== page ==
Philosophy and Technology
Contemporary math publishing
Traditionally, mathematical knowledge is published in printed media like scientific journals or textbooks. Mathematical manuscripts undergo a thorough review and lengthy production process until they appear as scientific books or as articles in research journals. By the very nature of this procedure, the traditional way of disseminating mathematical content is slow and costly. Moreover, a mathematical text can not be changed once it is printed, even if there would be the need for corrections or expansions.
Online archives and e-journals for the mathematical sciences have been around since shortly after the advent of the world wide web. In most of these cases, the internet serves to quickly disseminate mathematical articles around the scientific community before the work actually appears in print. Online available mathematical articles are usually encoded using Adobe PDF, a format which was designed to electronically store data intended for print, not for online viewing.
The approach of Liber Mathematicae
Liber Mathematicae will provide the means to transcend the traditional approach of writing and publishing mathematics into a "culture of participation". More precisely, it is the goal of the Liber Mathematicae project to fully exploit the interactive capabilities of the internet to produce and publish high-quality mathematical content which is dynamic, expandable, correctable, and linkable and to which readers can contribute through commenting, refereeing and authoring via a sophisticated verification process. To achieve this goal, mathematical articles on Liber Mathematicae will be encoded in the markup languages XHTML and MathML with the option to include further XML-derived markup, Java-applets or code connecting to a computer algebra system. MathML has been designed by the Worl Wide Web Consortium as a language to both present and process mathematical content on the internet. Since the standard language in which mathematical articles are written is LaTeX, we use technologies such as LaTeXML and regular expression tools to translate LaTeX into XHTML+MathML. In this process we also supplement the original file with additional information needed for internet-specific features such as dynamic content or links.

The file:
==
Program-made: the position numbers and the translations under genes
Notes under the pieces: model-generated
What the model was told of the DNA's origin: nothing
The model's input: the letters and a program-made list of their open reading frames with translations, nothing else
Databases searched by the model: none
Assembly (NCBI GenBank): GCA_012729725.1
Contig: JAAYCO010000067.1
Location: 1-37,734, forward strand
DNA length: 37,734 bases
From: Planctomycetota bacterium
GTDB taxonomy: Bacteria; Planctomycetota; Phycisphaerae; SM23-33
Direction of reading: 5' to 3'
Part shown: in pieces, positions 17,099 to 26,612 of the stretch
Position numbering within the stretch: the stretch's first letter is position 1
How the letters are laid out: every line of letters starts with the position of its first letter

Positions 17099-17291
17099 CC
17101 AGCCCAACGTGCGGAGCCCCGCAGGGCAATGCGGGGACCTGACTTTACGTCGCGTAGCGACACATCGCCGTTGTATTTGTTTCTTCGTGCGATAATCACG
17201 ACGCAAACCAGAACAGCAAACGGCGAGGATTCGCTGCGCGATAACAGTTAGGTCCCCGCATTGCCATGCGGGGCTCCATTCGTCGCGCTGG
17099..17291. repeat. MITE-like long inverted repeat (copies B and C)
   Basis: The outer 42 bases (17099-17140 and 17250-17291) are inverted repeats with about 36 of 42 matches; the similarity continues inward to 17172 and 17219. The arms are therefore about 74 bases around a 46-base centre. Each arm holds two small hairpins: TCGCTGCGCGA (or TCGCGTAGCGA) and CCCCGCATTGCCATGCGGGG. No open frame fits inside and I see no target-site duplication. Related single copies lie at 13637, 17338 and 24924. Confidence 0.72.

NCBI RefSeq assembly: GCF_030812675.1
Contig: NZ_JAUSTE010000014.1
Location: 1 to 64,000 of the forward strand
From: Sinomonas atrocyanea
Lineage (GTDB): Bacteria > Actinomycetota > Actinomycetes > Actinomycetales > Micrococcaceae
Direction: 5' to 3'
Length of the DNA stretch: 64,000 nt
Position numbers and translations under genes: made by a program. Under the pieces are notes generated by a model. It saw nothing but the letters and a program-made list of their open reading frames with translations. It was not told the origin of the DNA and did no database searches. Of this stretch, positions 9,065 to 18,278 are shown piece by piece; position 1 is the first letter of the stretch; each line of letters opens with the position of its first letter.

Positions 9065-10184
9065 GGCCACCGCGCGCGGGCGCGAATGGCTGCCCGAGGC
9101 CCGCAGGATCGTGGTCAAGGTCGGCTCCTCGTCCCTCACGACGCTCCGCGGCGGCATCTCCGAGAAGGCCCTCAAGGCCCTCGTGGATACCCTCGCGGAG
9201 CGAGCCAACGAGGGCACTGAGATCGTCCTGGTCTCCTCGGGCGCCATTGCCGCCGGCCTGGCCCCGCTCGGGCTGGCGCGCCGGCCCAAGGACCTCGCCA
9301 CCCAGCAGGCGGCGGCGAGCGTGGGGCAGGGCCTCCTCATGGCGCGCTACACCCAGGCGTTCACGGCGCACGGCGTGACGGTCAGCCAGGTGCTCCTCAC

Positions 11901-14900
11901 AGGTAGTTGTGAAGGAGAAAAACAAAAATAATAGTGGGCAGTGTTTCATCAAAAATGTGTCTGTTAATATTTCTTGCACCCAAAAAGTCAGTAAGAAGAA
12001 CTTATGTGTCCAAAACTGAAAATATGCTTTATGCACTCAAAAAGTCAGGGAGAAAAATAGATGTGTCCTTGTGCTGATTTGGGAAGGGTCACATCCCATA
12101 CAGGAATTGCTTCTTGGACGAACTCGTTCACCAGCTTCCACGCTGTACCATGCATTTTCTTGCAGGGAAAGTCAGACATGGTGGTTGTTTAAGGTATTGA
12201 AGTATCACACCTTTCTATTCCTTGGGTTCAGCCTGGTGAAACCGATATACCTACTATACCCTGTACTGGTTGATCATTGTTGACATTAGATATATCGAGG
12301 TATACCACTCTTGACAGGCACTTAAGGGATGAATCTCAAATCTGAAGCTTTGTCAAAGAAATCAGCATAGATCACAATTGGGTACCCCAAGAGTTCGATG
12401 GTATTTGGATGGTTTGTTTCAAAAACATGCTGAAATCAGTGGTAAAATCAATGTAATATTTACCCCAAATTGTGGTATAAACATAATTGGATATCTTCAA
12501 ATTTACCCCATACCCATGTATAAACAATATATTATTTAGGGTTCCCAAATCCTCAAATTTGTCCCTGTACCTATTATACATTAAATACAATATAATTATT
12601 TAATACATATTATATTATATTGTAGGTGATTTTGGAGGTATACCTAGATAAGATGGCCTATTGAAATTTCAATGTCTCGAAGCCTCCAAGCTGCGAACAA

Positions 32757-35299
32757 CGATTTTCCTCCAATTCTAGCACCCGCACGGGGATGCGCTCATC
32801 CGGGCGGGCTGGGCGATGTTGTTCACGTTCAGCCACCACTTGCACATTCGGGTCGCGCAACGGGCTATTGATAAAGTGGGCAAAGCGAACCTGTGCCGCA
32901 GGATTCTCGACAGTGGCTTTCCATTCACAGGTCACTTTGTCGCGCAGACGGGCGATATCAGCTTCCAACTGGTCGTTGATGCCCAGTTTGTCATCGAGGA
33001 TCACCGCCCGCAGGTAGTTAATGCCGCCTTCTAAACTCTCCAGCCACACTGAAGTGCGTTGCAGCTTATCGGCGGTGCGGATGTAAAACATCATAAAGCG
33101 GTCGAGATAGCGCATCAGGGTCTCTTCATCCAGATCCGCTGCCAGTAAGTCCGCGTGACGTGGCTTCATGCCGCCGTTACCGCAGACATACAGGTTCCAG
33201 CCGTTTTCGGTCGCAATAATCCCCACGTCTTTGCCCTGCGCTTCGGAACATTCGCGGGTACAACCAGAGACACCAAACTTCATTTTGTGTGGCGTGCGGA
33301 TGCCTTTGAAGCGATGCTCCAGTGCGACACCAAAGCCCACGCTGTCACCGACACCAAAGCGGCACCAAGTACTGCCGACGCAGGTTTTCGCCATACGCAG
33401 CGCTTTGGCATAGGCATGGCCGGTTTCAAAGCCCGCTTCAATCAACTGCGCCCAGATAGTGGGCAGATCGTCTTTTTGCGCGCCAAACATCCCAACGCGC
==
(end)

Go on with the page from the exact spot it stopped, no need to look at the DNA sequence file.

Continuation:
It is our intention to further expand the semantic structure of our content and develop tools through which researchers can improve their search through the literature, including the ability to target not only whole articles, but specific theorems or even single statements (e.g. equations). Additionally, we intend to indicate both prerequisite and follow-on material to a given article, allowing an interested party to quickly acquire background knowledge and continue his or her study.